Public Health System in Turkey: Is there health risk?

Author : isturkeysafe


Last Update : 6/8/2019

Turkey can generally be recognized as safe in terms of health issues. There is a health system in the country working above the world average. According to a survey conducted among 191 member countries of the World Health Organization (WHO), overall health performance ranking of Turkey is #70 (Click here for WHO survey page). Current situation is given as follows;


  • There are 81 cities in Turkey and each city have at least one public hospital. These hospitals are generally very crowded because the majority of the people use public hospitals. In particular, emergency services are very crowded because of the lack of public awareness; the people can come to Emergency Service for a stomach ache continuing for months (According to research conducted by Ministry of Health, 70% of the applications made to the emergency services is not an emergency). For this reason, patients are categorized and treated with color codes in the first application (as order of importance; red, yellow, green). On the other hand, hundreds of private hospitals have been opened in recent years with developments in the health system. In these hospitals, high-quality health service can be obtained at a very reasonable price. Many doctors proficient in their field work in these private hospitals. In public hospitals, even though there are very good doctors, doctors can not care about the patients enough because up to 100 patients are treated during the day. Private hospitals have a better treatment environment because they are not crowded. Service quality and collapse in the value of the Turkish lira result boom in operations like hair transplant or plastic surgery, every year tens of thousands of foreigners come Turkey for such operations. Click here for our article ‘Hair transplant In Istanbul’

  • Turkey is safe when evaluated in terms of infectious diseases if required vaccines are applied. The vaccination programs, which started in 1930 and progressed over the years, prevent many infectious diseases that cause fatal or disability in Turkey. 98% of infants are vaccinated under this vaccination programs in Turkey. Which vaccines are applied in infants and children in Turkey? Currently the following vaccinations are applied free of charge by the Ministry of Health in Turkey:
    • Hepatitis B Vaccine
    • BCG(Tuberculosis)
    • Dabt-IPA-Hib (Diphtheria, Acellular Pertussis, Tetanus, Inactive Polio, Hemophilus Influenza Type B Vaccine)
    • Measles-Mumps-Rubella Vaccine
    In addition, vaccines such as rotavirus vaccine and seasonal influenza vaccine can also be applied upon request. Besides routine vaccination, before coming to Turkey, Hepatitis-B and tetanus are recommended to be vaccinated (Click here for the NHS page showing current vaccine suggestions before visiting Turkey)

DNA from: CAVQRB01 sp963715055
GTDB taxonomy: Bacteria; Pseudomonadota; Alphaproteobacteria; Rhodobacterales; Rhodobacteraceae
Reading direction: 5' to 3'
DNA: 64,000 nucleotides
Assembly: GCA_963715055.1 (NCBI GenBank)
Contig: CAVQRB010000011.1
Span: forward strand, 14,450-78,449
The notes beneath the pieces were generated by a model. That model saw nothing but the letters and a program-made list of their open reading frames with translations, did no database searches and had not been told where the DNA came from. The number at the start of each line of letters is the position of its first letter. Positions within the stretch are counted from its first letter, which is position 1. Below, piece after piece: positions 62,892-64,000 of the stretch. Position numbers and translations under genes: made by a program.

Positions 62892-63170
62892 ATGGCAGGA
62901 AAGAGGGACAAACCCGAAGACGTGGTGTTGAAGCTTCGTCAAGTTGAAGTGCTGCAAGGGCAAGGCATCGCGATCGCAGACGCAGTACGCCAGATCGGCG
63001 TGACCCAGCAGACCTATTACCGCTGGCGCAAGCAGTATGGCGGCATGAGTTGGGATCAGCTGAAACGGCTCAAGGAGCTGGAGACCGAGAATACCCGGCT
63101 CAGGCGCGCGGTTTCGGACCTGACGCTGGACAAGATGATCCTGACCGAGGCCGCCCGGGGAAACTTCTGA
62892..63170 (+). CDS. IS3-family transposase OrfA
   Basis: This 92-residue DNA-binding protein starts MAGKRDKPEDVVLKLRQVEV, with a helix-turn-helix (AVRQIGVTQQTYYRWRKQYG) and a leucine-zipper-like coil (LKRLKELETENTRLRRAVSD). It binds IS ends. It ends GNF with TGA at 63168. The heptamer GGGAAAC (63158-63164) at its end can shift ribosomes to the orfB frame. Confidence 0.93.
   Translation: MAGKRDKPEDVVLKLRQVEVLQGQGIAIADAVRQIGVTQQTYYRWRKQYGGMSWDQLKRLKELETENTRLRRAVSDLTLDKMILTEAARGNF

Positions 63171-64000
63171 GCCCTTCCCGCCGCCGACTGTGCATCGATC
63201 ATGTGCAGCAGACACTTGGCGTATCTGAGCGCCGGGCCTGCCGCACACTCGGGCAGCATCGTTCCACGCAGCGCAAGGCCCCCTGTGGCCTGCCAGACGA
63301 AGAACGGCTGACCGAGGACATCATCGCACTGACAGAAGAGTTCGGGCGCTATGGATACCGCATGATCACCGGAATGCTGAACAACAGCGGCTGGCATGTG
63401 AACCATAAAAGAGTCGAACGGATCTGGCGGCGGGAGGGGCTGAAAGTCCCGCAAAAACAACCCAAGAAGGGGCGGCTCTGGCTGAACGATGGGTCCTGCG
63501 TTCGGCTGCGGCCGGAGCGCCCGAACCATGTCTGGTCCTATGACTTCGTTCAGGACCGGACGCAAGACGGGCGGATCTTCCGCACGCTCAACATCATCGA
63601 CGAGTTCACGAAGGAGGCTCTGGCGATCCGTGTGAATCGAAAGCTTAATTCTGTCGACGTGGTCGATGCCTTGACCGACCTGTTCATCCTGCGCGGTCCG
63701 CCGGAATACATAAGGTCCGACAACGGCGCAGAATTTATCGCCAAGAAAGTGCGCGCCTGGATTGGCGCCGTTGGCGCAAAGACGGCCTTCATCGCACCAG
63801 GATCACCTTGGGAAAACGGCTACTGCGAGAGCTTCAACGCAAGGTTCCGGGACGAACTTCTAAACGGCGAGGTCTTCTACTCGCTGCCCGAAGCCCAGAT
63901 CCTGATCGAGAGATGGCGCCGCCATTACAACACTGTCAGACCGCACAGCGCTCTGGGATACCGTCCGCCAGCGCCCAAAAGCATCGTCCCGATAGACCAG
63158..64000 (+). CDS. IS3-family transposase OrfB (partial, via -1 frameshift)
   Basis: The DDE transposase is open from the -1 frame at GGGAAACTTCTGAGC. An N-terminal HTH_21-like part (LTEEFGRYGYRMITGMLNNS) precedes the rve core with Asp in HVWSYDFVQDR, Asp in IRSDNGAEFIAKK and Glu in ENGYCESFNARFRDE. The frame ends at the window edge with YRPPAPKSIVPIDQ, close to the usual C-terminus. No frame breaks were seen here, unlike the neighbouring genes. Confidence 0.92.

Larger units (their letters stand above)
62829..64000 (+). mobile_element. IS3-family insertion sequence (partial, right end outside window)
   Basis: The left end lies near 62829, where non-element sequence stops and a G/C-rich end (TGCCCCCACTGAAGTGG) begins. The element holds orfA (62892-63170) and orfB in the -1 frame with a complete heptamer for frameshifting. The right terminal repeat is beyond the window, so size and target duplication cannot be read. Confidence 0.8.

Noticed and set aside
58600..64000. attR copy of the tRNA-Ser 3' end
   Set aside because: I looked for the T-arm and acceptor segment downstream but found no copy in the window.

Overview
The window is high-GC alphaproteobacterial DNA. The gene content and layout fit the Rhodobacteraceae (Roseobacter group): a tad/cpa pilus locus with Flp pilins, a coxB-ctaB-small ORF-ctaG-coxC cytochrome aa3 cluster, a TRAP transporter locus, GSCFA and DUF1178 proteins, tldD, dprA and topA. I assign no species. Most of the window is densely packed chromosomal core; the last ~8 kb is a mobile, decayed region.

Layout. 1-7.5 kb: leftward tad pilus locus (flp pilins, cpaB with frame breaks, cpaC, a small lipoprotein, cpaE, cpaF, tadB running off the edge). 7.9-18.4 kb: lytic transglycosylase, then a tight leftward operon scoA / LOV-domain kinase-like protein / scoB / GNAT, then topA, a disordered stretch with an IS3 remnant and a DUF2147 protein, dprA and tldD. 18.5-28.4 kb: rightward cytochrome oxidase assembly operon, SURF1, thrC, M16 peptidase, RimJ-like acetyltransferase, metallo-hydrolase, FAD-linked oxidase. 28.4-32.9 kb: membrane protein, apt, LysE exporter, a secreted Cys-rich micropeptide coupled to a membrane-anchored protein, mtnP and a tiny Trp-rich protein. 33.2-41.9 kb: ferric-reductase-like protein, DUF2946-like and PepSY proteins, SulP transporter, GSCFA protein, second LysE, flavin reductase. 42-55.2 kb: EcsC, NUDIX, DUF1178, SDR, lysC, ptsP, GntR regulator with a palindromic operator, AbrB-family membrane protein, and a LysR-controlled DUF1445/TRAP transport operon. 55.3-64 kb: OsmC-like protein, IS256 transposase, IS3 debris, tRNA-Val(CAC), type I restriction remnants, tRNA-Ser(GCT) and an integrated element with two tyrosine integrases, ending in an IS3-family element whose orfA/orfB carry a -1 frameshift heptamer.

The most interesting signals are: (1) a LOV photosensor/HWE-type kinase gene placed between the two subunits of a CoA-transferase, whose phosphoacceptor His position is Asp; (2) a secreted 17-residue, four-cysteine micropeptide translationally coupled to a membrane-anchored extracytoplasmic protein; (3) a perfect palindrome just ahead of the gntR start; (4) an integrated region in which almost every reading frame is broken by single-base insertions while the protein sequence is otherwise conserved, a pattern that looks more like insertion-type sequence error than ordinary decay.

• Drugs are taken only from pharmacies in Turkey. Simple medicines that do not require a special prescription can be purchased directly from there. However, many drugs are sold only by prescription. Especially, since incorrect use of antibiotics in Turkey has risen antibiotic resistance of bacteria in the past, antibiotics are not sold without a prescription.
    What if you need drugs at night? In every district of Turkey, at least one pharmacy is held open for 24 hours in coordination with the local authorities ('Nobetci Eczane' in Turkish). This number can be increased according to the size of the city you are staying in (For example, more than 100 pharmacies are open every night in Istanbul). Every night, a different pharmacy in the region serves during the night. So how can you know which pharmacy is open in the night in Turkey? Below you can find lists of pharmacies that work 24 hours for some major cities and touristic places (All links below are web addresses of local pharmaceutical authorities, which are in Turkish. You can use these web sites by translating with Google translate if needed; click here for Google Translate web site )

  • Pollution status of the country is also an important factor on health. Unfortunately, Turkey cannot be said to be a very clean country. Since there is not enough awareness in the society, there is a lot of garbage in the streets despite the daily cleaning of the local authorities. Serious attempts have been done by the authorities for the education of the society on this subject to raise awareness, but the problem still continues. Then, how is Turkey's recycling situation? Recycling of waste in Turkey is in its infancy. Although some local authorities have invested in the sorting of waste, no household level sorting is done throughout the country. The separation and recycling of solid waste is increased by people collecting recyclable waste from landfills in order to earn money. In the streets you can see a lot of people collecting recyclable waste by pulling heavy carts.

  • Food-drink issues are to be considered in terms of health in Turkey. There is a large dining industry in Turkey and there is not enough control. Therefore, attention should be paid to eating and drinking. For food issues, click for the article 'How is the food safety in Turkey?' Also be careful about drinking water, click for the article 'Is it safe to drink tap water in Turkey?'
  • To summarize shortly, there is no major risk in terms of health in Turkey. However, caution should be taken in the matters mentioned above.

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